As I said earlier, the mass nods to the Christian roots of Unitarian Universalism through the form of the mass and many of the movement names. But it’s a special treat for me and hopefully for the choir and you to engage with a piece in Latin that has a diverse theology. 


You see, when singing an ordinary mass, of which I’ve sung dozens, there are some things that are easy to translate. A Kyrie movement is all about mercy. I like mercy. Gloria and Sanctus movements, those are about praise. Lots of things deserve praise so that’s easy. Some of the movements are harder, especially Credos. The credo in the catholic mass is a laundry list of beliefs that I don’t share. The Credo is the longest movement. It opens with “I believe in the one god, the father almighty” then goes on to list many more things to believe in but always in “I” statements including Jesus Christ, the one apostolic catholic church, crucifixion, confession, baptism, the coming judgement. A lot of things that I don’t believe in and it’s quite a lot to translate. So even when the music is beautiful I have to turn off that part of my brain that connects the text I’m singing. Which is easier to do in Latin than in English. 


Now, when I was told about this UU mass I was sceptical. Why would you write lyrics then translate them into Latin? If it’s a UU mass, why are we using Kyries and Credos? But when I dug into the text I was very moved by the juxtaposition of UU theology into the mass, in no movement more than the Credo. Instead of a big statement of “I believe in…”  it begins with, “What do I know of the world? What does a fish know of water? What knows a bird of the air?” How refreshing. How unifying for a group of seekers. The movement does end with some I believe statements: “I believe in lovingkindness. I believe in life.”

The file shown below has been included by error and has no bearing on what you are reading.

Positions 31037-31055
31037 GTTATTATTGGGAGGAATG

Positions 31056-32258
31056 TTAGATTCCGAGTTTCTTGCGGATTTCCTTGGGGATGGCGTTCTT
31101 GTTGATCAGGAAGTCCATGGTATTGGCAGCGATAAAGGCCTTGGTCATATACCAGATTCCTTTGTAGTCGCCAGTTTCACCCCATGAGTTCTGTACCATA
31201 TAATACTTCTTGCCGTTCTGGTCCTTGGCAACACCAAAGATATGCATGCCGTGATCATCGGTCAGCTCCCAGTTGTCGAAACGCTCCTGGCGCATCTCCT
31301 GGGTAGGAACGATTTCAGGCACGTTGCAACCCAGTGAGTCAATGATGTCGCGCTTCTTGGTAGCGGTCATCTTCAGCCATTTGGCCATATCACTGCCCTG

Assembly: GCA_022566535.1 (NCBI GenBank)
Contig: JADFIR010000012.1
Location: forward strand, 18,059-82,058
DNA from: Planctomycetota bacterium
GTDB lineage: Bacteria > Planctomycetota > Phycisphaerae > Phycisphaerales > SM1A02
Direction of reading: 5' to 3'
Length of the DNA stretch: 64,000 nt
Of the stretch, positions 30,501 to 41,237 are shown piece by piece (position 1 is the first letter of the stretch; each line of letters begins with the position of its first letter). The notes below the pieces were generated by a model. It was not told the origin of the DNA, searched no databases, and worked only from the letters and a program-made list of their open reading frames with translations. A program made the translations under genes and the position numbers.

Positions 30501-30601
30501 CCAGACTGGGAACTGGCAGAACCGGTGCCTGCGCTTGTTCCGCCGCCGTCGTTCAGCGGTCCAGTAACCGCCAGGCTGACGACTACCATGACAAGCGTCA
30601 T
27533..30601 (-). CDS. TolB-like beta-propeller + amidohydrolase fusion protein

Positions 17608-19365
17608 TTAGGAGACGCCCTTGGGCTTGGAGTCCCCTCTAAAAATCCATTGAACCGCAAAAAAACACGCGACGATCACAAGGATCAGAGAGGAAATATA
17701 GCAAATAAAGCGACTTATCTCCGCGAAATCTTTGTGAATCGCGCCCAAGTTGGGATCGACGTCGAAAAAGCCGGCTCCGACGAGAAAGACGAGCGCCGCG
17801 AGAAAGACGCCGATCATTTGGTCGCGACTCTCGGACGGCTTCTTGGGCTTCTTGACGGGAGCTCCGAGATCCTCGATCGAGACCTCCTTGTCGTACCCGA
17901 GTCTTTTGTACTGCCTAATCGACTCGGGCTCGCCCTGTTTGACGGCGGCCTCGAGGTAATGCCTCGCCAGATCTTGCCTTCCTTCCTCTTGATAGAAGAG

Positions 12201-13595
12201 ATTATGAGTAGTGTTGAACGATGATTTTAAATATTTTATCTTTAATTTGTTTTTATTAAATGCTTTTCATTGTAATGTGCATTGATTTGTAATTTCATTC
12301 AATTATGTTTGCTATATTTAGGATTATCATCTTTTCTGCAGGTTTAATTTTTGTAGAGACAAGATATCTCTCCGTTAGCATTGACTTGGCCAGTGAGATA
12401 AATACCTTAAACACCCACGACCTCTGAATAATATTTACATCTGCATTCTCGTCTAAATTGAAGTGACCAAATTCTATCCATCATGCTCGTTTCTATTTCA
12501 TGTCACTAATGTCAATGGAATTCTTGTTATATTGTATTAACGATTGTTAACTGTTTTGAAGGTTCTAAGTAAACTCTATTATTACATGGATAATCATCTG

The use of these movements in a new context makes me think of religious words that atheists and humanists can sometimes feel a little allergic to. Not like, I need an epi-pen allergic but like makes the inside of your mouth itchy allergic or gives you a mild rash. Words or statements that make you feel like you don’t belong in the room. Like you’re the odd one out, not welcome. Some of those allergy words might always be hard – God, Lord, Father in a certain context; but there are other words that I love and want to be more prevalent in humanist circles. Last week we talked about Humanist prayer. I’m into group prayer. I’m into words like mercy, and grace. Words like holy, blessing, praise, sacrement, divinity. I’m even into words like amen and hallelujah. Oh yeah.


To echo what Rev Strauss said last Sunday, we can have it all. In a theologically diverse space our theists are going to find God in humanist readings and poetry. Our atheists are going to find human connection and inspiration in theist texts and stories. It’s how we make it work. It is a holy thing we do together. It is a blessing we bestow upon each other. This translating, this understanding, it isn’t easy, but it does draw a wider circle, it breaks down some walls that must fall. May we continue to find deeper understanding in our own ways and together, knowing there are so many different right answers. I’m grateful we create this space together. May it be so.